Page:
I don’t recommend spending time on Facebook hashtags, but before you opt out, monitor relevant and branded hashtags to make sure your audience isn’t the exception to the rule.

You can do this search by adding the keyword or hashtag at the end of the URL

If no one has used the hashtag in years, don’t invest time in creating a Facebook hashtag strategy. However, if you find the hashtag does engage an audience, use no more than two to three hashtags per post to see if they perform for your brand.


Do hashtags help you improve your brand’s reach on Instagram in 2023? This is the current question circling the social sphere. According to Instagram’s head Adam Mosseri, hashtags aren’t as effective on Instagram as they once were.


So, what now?

Social media search engine optimization enters the hashtag conversation.

Hootsuite experimented to see if posts with hashtags performed worse than those that prioritized relevant keywords.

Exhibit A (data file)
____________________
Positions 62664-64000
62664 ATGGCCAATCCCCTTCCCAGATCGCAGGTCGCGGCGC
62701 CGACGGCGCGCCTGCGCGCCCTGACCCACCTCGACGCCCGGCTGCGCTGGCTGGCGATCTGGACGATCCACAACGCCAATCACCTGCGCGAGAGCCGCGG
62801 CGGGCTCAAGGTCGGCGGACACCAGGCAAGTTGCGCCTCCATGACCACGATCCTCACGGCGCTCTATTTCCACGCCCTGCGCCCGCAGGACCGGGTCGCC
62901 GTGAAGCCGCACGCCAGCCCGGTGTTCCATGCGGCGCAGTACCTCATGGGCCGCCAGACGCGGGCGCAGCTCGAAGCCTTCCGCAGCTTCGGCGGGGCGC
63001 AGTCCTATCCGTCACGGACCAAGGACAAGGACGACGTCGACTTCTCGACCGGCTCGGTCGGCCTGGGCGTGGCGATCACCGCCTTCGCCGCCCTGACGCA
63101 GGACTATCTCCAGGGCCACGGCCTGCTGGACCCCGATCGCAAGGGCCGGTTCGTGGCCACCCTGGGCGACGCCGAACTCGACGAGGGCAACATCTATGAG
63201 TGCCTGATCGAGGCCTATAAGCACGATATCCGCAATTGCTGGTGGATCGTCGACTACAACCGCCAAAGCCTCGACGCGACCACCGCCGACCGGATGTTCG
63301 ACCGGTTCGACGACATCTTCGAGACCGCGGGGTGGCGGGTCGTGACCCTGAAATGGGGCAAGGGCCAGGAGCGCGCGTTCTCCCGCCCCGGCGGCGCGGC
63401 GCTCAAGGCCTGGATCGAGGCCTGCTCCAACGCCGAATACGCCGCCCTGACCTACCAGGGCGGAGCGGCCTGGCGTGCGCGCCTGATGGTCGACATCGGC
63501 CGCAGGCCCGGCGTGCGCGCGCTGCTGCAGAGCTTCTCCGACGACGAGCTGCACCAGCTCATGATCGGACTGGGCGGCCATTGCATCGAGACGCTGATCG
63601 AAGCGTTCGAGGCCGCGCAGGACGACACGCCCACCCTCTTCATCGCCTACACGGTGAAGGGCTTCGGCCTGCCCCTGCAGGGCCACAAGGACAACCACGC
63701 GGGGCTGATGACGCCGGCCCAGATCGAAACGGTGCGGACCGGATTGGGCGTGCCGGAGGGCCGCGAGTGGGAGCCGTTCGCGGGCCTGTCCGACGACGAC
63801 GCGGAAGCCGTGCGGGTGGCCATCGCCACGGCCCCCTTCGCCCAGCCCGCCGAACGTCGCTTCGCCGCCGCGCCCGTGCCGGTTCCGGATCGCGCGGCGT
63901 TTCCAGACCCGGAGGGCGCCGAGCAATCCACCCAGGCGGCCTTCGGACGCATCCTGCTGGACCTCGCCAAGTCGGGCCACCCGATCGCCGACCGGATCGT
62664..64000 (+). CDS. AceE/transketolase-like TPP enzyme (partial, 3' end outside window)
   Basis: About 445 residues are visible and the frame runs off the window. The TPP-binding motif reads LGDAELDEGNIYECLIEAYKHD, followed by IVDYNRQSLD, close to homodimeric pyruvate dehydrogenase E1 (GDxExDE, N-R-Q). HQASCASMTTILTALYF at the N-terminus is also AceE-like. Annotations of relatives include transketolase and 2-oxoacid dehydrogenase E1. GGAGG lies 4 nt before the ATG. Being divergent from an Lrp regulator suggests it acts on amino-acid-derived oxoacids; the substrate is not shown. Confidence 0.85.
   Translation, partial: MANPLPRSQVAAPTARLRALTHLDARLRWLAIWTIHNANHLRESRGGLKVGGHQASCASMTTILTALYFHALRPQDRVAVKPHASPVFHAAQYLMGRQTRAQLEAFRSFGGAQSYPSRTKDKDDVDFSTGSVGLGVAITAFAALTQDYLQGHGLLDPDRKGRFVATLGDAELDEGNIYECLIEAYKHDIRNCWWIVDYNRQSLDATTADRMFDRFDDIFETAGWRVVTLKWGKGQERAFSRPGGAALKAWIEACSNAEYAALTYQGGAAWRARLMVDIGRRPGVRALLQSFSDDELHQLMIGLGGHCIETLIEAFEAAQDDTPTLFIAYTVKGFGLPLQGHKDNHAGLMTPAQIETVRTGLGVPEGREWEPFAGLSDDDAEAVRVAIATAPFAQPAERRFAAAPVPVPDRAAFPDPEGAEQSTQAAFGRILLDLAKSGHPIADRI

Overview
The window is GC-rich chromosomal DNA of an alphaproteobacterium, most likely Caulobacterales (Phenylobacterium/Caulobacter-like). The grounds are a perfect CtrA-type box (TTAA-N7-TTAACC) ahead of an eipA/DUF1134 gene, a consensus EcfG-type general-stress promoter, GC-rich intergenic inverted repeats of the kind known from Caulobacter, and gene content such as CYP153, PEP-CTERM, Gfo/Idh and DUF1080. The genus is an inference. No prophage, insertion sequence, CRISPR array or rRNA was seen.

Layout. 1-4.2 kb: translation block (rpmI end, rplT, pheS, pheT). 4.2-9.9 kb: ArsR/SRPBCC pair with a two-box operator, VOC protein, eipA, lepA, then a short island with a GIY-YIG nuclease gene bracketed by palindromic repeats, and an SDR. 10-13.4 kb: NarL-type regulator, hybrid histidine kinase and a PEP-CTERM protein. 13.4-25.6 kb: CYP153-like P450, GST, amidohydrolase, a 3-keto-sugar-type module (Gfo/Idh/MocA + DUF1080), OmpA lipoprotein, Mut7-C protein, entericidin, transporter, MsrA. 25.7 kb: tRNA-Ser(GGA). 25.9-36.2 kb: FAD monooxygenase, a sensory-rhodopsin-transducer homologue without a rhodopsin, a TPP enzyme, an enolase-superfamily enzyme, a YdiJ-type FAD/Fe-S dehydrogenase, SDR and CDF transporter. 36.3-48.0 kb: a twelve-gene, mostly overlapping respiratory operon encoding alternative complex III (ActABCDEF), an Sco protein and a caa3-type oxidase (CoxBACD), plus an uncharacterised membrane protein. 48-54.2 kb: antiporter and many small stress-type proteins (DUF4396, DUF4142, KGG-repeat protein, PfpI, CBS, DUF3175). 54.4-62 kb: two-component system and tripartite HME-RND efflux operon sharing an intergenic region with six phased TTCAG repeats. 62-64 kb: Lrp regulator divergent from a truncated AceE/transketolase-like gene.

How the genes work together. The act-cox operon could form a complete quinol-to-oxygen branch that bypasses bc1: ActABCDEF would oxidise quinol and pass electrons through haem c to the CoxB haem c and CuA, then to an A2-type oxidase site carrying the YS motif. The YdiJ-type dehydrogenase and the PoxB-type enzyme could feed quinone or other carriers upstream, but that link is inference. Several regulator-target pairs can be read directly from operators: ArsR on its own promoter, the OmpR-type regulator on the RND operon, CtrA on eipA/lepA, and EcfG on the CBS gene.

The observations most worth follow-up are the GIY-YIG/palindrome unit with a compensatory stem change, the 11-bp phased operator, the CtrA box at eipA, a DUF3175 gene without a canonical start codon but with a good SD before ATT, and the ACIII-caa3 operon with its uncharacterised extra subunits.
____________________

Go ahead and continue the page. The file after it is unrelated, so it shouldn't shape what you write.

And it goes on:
The results? Keyword-focused captions saw 30% more reach and increased engagement over those with hashtags.

That’s not to say that hashtags don’t still have their place. They’re just not the priority on Instagram that they once were.

Armed with this data, here are my Instagram recommendations:

Minimize hashtag usage

A few months ago, I would have recommended a max of 12 hashtags. My current recommendation is no more than four targeted hashtags on any post.

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Don’t use more than four targeted hashtags on @Instagram posts, says @coastlinemktg via @CMIContent. #SocialMedia Click To Tweet

Use relevant and descriptive keywords

Think of caption writing as just another form of content writing. Incorporate relevant and descriptive keywords. Keep it short and sweet when possible. People scroll so quickly that crafting clear, concise captions makes sense to get the maximum impact.

Tag topics

As the Topics icon indicates, topics are the next iteration of Instagram’s hashtags. They help you reach people who share an interest. You can add up to three topics to your post right before you publish it if you have the feature in the share menu.

Check out the competition

You probably have competitor accounts you emulate for their content. Do a deep dive into what’s working for them on the platform and use what you learn to inform your strategy.